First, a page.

Conyers said he would bring along with him two doctors — Dr. Marcia Angell and Dr. Quentin Young — to represent the majority of physicians in the United States who favor single payer.

Obama would have none of it.

This week, by e-mail, Conyers heard back from the White House — no invite.

Why not?

Well, believe it or not, the Obama White House is under the thumb of the health insurance industry.

Obama has become the industry’s chief enforcer of its key demand: single payer health insurance is off the table....
http://www.pnhp.org/news/2009/march/obama_to_single_paye.php


#11

Obama was inaugurated on Jan. 20, 2009.

Obama had taken single payer off the table by March 3, 2009, when he refused to let Rep. John Conyers (single payer advocate and sponsor of the single payer bill in the House) and two physicians attend Obama's March 5 health care summit at the White House. http://www.pnhp.org/news/2009/march/obama_to_single_paye.php

Keeping it real.


#12

None so blind as those who will not see.


#13

Look, you must understand that Obama barely managed to get the mish-mash healthcare plan passed as it was. Pretending he could have gotten single payer is just silly.


#14

My niece lived in Barcelona where she had universal coverage. She paid $40/yr extra for speedier care. Not a bad deal.

Direct Online Democracy


#15

The point is that Obama did not even TRY to get single payer. Obama took office on Jan. 20, 2009. By March 3, Obama had decided not to allow physicians to talk about singlepayer at the White House Health Care Summit that was held on March 5.

Obama took single payer OFF THE TABLE BEFORE HE EVEN BEGAN working on a healthcare plan.


#16

the Single Payer system threatens the powers that be, thus we now see the resurgence of Trump, Pence and Ryan circling back to focus on " healthcare" once again... Their system is not of health care but health insurance JUst like Obamacare or Insurance-care. Because the ones in power have their own health care system, they feel no need to create a healthcare system for the people over which they rule.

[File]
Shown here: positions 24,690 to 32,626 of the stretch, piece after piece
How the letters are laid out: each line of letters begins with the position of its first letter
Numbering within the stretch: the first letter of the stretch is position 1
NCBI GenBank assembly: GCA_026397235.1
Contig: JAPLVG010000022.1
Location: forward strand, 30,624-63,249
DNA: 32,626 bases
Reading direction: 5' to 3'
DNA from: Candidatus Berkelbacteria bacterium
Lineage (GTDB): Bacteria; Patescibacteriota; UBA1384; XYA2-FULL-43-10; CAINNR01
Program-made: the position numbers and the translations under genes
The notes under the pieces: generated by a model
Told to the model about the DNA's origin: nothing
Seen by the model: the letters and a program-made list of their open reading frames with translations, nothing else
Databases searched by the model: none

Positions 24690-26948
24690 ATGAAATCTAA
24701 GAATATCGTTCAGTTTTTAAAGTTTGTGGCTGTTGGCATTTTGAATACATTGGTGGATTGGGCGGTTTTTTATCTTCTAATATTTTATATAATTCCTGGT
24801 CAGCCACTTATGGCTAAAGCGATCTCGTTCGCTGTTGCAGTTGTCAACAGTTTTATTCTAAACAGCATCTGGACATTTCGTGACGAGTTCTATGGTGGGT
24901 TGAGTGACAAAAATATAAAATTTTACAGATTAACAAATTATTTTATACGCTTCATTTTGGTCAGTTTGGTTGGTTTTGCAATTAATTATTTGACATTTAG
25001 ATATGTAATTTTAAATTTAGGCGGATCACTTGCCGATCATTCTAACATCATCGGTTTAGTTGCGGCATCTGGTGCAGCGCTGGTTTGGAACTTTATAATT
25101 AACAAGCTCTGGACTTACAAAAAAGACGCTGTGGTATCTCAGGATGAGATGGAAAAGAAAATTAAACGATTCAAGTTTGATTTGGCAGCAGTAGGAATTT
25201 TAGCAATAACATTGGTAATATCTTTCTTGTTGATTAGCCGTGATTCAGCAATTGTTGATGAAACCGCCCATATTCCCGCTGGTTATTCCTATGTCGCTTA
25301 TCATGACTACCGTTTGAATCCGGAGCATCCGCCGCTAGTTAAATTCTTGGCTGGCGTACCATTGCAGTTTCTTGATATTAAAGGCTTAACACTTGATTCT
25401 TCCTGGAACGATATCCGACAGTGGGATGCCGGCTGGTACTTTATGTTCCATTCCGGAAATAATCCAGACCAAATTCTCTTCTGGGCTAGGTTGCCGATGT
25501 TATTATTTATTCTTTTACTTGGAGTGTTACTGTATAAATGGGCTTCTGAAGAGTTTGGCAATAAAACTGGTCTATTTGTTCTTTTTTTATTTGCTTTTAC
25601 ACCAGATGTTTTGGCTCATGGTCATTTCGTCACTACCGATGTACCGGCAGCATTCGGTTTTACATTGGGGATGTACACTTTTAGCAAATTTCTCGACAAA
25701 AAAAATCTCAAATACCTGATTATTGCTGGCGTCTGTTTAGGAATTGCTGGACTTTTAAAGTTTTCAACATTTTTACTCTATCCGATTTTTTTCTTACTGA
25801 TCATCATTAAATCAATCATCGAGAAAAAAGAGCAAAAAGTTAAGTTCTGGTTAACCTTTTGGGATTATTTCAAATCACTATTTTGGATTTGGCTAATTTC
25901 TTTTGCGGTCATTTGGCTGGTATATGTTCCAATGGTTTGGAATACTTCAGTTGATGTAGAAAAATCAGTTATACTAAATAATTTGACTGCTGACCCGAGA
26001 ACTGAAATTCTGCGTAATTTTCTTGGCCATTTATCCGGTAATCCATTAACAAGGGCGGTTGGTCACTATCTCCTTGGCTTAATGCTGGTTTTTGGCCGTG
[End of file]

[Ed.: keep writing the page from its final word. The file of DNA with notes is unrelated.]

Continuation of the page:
Health Insurance vs. Healthcare: Insurance companies are in business to make money and profits. As long as their goal is to create profits, to make money, we will continue to see loss of services, high drug, medication costs, etc. Think profit margin...


#17

NO, the point IS that wasting time, energy, political capital (or whatever you want to call it) on something that has NO chance is a bad move politically. Now that more people have had health insurance than ever before, people do not like to lose that coverage. Now is an excellent time to begin the likely long push to someday get Medicare for All.


#18

No, the point is that he had more political capital to spend than any newly sworn-in President in living memory and he squandered it by:

Breaking campaign promises early on
Convincing himself that he could work with Republicans
Pre-compromising instead of rallying voters with fiery oration and calls to optimism
Allowing the Tea Party to steal the limelight
Stating the process would be transparent and then cutting backroom deals
Handing off the process to corporate shills like Baucus
Getting steamrolled on pretty much everything like a hapless neophyte
And confirming the mindset of those like you who think that aiming higher is 'just silly.'

Any of that jog your memory?


#19

Obama's thinking that "he could work with Republicans" was a stupidly futile endeavor.


#20

The point that I'm making (and possibly Townsend12, as well?) is mostly this:

When you take the highest aims off the table right from the get-go because there's no chance you'll get them, you reveal that you're a weak negotiator.

When you take the highest aims off the table right from the get-go because you never really intended to enact them in the first place, you reveal that you're a liar.

Lo and behold, Obama managed to reveal both.